The political careers of President Donald Trump and Israeli prime minister Benjamin Netanyahu have become increasingly linked. The linkage goes well beyond the parallel personal interests they have in such things as the hyping of recent diplomatic developments involving Bahrain and the United Arab Emirates. It extends to a similarity of political methods that over the long term works to the detriment of both Americans and Israelis.
The spectacle this week of a White House signing ceremony replete with flags and trumpet flourishes helps both leaders claim credit with their domestic audiences for what they say is a historic “peace deal,” even though it isn’t. An ideal Middle East would be one in which all states of the region, including Israel, have full and cordial relations with all other states of the region, but only because in an ideal Middle East such relations would reflect the successful resolution of previous conflicts. Relations that ignore or paper over unresolved conflicts, much less exacerbate them, are not an improvement.
The upgrading of Israel’s existing relationships with Manama and Abu Dhabi is not a peace deal—neither Bahrain nor the UAE had been at war with Israel—but instead a deepening of an anti-Iran military alliance that intensifies confrontation in the Persian Gulf and risks stimulating an arms race there. Israel’s conflict with the Palestinians, which has been the reason for a lack of full diplomatic relations with Arab states, is left unresolved and even less likely than before to be resolved, given how this latest development reduces further any Israeli incentive to resolve it. Or in the blunter and more partial language of an Arab leader—in this case, the prime minister of Morocco—normalization with Israel “emboldens it to go further in breaching the rights of the Palestinian people.”
It is hard to see any benefit for U.S. interests—as distinct from the political interests of Donald Trump—in this. In Israel, normalization of relations with the two Gulf states will be welcomed by a wider range of Israelis than Netanyahu’s core base of support. But thoughtful Israelis will realize that this development perpetuates Israel’s living by the sword and keeps it as far away as ever from true peace.
The Trump/Netanyahu partnership operates within a larger transnational alliance between the Republican and Likud parties. Interference by one country in the internal political affairs of the other has become central to that alliance. Americans ought to worry about how such interference erodes their democracy, whether the interference comes from Russia or, in a longstanding and more blatant way, from Israel. Israelis should worry, too, not only about what happens to U.S.-Israeli relations when the Likud-allied party is not in power in Washington but also about how much their own country’s politics are influenced by the domestic politics of the United States.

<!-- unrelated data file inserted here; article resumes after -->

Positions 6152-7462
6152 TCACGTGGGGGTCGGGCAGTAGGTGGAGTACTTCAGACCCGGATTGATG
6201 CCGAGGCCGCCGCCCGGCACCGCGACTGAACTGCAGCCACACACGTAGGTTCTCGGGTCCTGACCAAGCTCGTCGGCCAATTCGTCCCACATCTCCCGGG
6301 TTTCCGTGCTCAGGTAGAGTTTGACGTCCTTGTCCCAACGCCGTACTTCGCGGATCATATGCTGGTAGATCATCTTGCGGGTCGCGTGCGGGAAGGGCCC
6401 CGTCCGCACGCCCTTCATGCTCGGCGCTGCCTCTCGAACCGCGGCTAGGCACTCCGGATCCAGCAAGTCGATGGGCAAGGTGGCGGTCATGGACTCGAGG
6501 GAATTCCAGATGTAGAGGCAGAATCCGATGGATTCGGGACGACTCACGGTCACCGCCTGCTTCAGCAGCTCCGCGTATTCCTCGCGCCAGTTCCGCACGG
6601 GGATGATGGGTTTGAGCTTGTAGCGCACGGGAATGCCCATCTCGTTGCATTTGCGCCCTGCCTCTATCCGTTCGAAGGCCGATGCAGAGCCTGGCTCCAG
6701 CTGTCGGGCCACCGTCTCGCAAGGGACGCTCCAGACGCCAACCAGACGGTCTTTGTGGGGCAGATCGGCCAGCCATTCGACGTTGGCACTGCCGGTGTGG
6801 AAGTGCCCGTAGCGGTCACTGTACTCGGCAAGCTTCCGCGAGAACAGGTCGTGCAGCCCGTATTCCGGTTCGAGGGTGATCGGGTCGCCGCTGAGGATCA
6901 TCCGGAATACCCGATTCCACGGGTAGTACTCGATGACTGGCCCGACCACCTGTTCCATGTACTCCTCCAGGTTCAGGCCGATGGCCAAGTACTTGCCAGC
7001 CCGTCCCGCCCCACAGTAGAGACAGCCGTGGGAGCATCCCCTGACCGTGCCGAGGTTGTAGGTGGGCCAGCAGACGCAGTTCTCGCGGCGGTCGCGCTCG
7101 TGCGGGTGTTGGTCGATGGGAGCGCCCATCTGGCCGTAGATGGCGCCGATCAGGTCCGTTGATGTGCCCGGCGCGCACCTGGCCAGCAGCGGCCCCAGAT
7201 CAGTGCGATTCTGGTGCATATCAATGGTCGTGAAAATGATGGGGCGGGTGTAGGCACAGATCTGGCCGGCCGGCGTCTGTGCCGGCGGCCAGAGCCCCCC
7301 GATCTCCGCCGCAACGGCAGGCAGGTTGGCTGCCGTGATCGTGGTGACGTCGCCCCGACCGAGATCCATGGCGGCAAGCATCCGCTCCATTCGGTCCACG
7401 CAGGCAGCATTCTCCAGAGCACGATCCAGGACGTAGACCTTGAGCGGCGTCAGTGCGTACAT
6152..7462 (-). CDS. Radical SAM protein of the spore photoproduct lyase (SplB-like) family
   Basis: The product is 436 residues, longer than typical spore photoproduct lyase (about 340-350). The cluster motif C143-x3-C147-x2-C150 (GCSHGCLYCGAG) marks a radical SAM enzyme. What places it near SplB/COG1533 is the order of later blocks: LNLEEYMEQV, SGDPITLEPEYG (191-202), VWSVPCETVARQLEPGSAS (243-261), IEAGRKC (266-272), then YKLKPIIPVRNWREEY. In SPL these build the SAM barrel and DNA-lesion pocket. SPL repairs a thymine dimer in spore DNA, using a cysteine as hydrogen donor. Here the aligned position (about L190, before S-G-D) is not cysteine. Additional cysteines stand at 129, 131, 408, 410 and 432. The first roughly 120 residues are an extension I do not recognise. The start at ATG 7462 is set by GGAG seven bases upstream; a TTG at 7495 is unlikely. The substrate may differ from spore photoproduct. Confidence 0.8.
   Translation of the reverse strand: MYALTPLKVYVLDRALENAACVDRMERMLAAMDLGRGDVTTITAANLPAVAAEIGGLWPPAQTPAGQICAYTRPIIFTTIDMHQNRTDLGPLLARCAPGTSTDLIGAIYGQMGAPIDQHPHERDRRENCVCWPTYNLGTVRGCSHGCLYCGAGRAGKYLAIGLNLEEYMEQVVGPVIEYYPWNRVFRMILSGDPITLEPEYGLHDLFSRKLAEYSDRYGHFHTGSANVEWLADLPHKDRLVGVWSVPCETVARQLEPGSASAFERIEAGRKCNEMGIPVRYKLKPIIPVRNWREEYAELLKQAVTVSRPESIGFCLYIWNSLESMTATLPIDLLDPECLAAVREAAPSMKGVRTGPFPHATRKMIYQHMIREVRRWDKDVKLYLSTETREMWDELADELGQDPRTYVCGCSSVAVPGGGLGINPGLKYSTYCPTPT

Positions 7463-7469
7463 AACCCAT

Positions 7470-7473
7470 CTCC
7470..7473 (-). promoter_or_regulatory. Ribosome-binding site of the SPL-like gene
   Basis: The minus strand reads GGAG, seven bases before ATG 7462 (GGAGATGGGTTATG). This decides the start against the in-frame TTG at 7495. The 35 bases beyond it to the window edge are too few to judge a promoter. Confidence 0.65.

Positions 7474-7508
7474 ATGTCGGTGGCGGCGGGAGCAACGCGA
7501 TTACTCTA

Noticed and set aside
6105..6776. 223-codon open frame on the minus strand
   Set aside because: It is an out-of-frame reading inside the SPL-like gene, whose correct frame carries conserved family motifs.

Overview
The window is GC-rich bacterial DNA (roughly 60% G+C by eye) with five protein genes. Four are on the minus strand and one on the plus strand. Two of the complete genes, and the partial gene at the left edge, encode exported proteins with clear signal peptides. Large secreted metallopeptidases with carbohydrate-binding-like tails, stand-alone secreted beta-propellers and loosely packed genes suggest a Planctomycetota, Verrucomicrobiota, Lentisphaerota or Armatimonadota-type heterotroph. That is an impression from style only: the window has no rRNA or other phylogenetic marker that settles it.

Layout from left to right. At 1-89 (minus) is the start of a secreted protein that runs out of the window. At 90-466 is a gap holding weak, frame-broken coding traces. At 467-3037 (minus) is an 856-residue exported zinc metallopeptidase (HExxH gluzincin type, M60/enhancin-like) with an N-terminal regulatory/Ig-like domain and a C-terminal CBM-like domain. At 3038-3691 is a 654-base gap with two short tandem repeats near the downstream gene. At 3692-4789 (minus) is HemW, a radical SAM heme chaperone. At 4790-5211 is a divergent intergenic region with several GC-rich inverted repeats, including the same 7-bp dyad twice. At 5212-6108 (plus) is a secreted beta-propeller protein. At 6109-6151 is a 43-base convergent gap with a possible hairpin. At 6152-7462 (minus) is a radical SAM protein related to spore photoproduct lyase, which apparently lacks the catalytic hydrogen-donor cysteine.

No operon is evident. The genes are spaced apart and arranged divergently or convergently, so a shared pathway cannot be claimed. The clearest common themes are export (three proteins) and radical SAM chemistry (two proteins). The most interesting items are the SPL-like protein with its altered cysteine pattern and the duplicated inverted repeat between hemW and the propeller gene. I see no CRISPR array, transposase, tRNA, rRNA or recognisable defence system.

Some of the resemblances between Trump and Netanyahu have to do with this larger party alliance and some are more personal to the two men. Corruption falls mostly in the latter category. The corruption for which Netanyahu has been charged is serious but probably no more so than that of Trump, who has thrown government ethics out the window and sees no apparent division between his personal equities and official actions. At the presidential level, this has included, among much else, drumming up business for Trump’s hotels and golf courses. The example set at the top has encouraged similar rot throughout the political levels of the executive branch.
That the corruption issue is dogging Netanyahu more directly than Trump is in large part due to the Israeli attorney general, Avichai Mandelblit, displaying an independence from politics that has been conspicuously missing from U.S. Attorney General William Barr, who has endeavored to turn the Department of Justice into a pro-Trump political weapon. Another factor has been the parade-of-outrages phenomenon during Trump’s presidency, in which what would ordinarily be considered scandalous quickly gets eclipsed in the public mind by some new attention-grabbing comment or antic.
Trump and Netanyahu display in common certain techniques to fight off disclosures that they don’t like. In Trump’s case, this has involved enormous effort, with Barr’s help, to discredit investigations that uncovered Russia’s role in helping to get Trump elected. The effort has involved investigating the investigators, no matter how misdirected such an effort to discredit may be, coupled with accusations of improper political motives on the part of government professionals who addressed the original problem.
Netanyahu, taking a page from the same book, is saying the same thing about investigations into his corruption. “The police and prosecution are making political decisions against justice and law in order to topple a right-wing prime minister,” declared Netanyahu. “This conduct must be investigated.”